‘HIV is still an emergency’

World Aids Day is observed on December 1 every year to raise the awareness in the fight against HIV. Picture: Niranjan Shrestha

World Aids Day is observed on December 1 every year to raise the awareness in the fight against HIV. Picture: Niranjan Shrestha

Published Dec 1, 2015


Johannesburg - Antiretroviral treatment may have lowered the death rate in people living with HIV, but the rate of new infections remains extremely high. And HIV is still an emergency.

This was the stark reminder to South Africans by the Treatment Action Campaign (TAC) as the organisation painted a picture of a government becoming increasingly complacent in its strategies to fight the pandemic.

“Yet, international funding and the political will to deal with the epidemic is waning. There is a real risk that the Aids response will unravel,” TAC head of policy and communication Marcus Low said.

This comes as South Africa marks the commemoration of World Aids Day, when countries take stock of how far they have come in fighting the scourge. In South Africa, 6.4 million people - 10 percent of the population - have HIV. Only half are on treatment.

Each year, 350 000 are newly infected - about 1 000 people daily. And the new “face” of the disease is mainly young women of 15-24 increasingly bearing its brunt.

Last year, the Human Sciences Research Council released findings from its fourth national population-based survey, showing that females in the 15- to 19-year-old age group had a prevalence eight times more than males (5.6 percent vs 0.7 percent). Of concern was that the incidence rate among females aged 15-24 was four times higher than for males at 2.54 percent and 0.55 percent respectively.

Black African women’s incidence rate also ranked highest among population groups, at 4.5 percent in women between 20-34.

Buti Manamela, Deputy Minister in the Presidency for Planning, Monitoring and Evaluation, said: “There is a gender lens through which we must look at the data. Girls are vastly more affected, accounting for seven in 10 new infections among 15- to 19-year-olds in sub-Saharan Africa. Therefore our responses cannot be gender neutral.

“A troublesome statistic is that among 15- to 19-year-olds in sub-Saharan Africa, just over one in 10 are tested for HIV. Is this a case of stigma or discrimination? Not wanting to be tested because there is a label attached to being tested?”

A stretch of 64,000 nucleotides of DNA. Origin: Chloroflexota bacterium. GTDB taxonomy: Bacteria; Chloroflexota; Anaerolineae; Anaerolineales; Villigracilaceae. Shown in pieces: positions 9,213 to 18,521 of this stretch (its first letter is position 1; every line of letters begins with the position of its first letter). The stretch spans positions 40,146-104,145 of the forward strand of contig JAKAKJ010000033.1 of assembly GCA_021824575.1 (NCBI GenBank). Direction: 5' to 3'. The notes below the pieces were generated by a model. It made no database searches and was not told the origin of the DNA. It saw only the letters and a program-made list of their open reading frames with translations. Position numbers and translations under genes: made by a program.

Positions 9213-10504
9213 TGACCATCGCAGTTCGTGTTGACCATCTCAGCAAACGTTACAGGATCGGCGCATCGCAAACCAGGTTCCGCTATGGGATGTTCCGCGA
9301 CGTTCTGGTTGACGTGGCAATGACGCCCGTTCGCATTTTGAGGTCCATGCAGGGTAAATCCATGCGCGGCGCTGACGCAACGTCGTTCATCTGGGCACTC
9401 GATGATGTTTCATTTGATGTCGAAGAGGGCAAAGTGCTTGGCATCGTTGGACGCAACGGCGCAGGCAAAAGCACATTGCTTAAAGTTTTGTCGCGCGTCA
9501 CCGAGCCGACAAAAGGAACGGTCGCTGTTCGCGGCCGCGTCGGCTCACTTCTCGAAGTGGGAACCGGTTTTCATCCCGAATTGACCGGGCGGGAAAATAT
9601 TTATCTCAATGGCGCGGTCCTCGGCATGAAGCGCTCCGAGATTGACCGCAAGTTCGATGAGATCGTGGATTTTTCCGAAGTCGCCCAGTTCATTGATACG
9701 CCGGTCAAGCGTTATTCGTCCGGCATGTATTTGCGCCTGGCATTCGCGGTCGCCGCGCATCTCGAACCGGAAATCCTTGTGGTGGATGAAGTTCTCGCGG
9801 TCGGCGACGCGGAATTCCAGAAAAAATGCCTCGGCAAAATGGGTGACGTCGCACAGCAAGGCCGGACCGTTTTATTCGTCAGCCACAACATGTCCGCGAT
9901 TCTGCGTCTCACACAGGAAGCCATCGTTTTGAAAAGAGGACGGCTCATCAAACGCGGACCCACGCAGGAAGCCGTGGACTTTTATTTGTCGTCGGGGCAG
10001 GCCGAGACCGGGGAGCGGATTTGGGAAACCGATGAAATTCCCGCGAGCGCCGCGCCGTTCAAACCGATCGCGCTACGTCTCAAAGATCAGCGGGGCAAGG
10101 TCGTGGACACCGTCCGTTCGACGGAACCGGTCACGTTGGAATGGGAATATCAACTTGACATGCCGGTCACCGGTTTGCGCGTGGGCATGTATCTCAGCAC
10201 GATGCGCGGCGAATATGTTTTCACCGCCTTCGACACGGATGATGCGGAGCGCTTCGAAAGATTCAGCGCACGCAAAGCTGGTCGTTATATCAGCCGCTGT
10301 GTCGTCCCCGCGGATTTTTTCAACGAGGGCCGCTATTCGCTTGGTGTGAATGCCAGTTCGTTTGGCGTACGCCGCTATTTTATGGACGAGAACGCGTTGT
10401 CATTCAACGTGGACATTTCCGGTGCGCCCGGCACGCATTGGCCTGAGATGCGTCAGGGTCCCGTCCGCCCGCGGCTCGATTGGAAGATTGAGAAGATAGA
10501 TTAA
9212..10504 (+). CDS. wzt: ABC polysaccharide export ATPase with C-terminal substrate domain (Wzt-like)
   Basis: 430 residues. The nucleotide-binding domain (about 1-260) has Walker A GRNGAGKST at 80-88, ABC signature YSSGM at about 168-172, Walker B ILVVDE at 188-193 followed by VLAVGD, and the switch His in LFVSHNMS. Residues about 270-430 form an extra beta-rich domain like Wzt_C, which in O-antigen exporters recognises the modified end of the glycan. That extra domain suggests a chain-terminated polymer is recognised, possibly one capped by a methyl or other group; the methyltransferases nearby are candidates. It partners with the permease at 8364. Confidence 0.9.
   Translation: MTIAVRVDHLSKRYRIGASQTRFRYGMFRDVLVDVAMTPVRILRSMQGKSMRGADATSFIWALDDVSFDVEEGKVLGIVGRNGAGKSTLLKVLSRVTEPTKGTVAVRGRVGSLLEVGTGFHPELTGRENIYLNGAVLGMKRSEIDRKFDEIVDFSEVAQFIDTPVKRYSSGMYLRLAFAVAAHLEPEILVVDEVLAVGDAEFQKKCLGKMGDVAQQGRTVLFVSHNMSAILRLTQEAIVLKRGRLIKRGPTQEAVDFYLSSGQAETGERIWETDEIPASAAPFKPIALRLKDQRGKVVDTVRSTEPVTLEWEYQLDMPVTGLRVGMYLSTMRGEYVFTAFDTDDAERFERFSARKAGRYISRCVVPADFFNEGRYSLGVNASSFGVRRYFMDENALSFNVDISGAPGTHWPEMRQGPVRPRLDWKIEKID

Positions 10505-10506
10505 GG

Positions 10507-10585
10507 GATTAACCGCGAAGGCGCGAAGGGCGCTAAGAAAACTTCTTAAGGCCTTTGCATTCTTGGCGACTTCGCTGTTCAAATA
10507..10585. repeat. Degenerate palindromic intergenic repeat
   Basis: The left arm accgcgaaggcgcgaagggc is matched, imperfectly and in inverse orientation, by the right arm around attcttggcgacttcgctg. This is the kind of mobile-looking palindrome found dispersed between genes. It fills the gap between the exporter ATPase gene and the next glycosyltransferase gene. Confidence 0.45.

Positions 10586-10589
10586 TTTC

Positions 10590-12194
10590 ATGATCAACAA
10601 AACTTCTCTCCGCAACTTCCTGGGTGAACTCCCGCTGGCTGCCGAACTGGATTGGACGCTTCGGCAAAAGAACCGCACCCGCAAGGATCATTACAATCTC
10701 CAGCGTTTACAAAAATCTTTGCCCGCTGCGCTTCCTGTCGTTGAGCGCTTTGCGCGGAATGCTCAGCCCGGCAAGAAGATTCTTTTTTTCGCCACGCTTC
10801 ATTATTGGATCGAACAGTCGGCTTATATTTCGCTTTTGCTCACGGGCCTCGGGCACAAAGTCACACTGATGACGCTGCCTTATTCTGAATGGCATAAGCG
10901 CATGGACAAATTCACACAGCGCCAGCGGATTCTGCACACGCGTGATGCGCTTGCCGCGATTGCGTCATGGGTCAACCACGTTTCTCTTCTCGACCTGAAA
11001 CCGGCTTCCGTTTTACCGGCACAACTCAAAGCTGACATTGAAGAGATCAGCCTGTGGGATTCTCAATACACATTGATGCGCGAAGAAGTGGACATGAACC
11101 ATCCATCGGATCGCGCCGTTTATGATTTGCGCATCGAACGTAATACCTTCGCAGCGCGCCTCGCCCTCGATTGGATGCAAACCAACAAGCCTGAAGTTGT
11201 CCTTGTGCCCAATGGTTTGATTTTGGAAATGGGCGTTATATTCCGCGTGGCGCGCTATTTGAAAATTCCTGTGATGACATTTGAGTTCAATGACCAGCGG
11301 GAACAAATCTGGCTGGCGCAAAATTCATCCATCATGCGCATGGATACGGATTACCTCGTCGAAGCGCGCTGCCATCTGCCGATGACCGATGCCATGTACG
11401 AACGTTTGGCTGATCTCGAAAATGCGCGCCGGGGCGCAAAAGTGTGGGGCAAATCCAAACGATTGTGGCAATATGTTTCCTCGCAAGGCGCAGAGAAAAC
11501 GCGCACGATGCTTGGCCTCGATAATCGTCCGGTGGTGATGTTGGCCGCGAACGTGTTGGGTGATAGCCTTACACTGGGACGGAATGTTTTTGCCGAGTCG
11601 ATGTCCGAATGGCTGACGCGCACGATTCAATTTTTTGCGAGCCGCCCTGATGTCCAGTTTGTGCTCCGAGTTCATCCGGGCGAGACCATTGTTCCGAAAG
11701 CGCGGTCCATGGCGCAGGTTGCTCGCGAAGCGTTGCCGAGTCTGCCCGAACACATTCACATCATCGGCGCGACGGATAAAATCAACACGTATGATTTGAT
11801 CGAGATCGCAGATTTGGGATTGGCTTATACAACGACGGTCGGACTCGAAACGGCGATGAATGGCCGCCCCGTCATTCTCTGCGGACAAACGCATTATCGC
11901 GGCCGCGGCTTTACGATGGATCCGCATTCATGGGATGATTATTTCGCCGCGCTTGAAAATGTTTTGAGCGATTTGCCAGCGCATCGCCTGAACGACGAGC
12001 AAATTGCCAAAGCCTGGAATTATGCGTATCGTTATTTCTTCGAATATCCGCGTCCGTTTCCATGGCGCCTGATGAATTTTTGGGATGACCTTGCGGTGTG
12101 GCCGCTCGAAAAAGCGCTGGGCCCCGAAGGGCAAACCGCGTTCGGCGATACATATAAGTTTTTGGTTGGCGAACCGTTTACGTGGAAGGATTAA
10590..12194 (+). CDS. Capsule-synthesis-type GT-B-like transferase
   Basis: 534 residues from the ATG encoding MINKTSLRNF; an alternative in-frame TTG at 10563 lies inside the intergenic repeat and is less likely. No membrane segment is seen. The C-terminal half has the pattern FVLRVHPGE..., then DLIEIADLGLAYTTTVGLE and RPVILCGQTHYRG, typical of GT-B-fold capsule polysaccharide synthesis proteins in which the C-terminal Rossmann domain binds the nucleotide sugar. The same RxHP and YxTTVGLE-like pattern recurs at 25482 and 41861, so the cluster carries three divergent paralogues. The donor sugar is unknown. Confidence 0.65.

On Sunday, Deputy President Cyril Ramaphosa raised concern over the number of young women affected by the disease, while emphasising the need to spread the word about prevention and encouraging condom use.

But Low countered this, saying: “Many young people still do not have access to comprehensive sex education and condoms. While the government is finally moving towards making condoms available at schools, this is happening too slowly. We know that young people are having sex but we are failing to give them the tools with which to protect themselves.”

Health Department spokesman Popo Maja defended the government, saying they had increased the number of male and female condoms distributed free of charge. He said the dynamics of HIV transmission in girls and young women was complex and needed a comprehensive combination prevention approach.

He admitted infection was still high and urged society to work harder to curb the spread of the epidemic. “It is also true that we need a better multi-sectoral approach that is rooted in households and communities. We are not slacking in our response.”

LoveLife’s Nomxolisi Malope-Rwodzi said education and awareness should begin in the family.

Soul City’s Dr Sue Goldstein said programmes addressing the high number of infections in girls and women had to take into account patriarchy and the “incredibly weak” position they have in society.

[email protected]

The Star

Related Topics: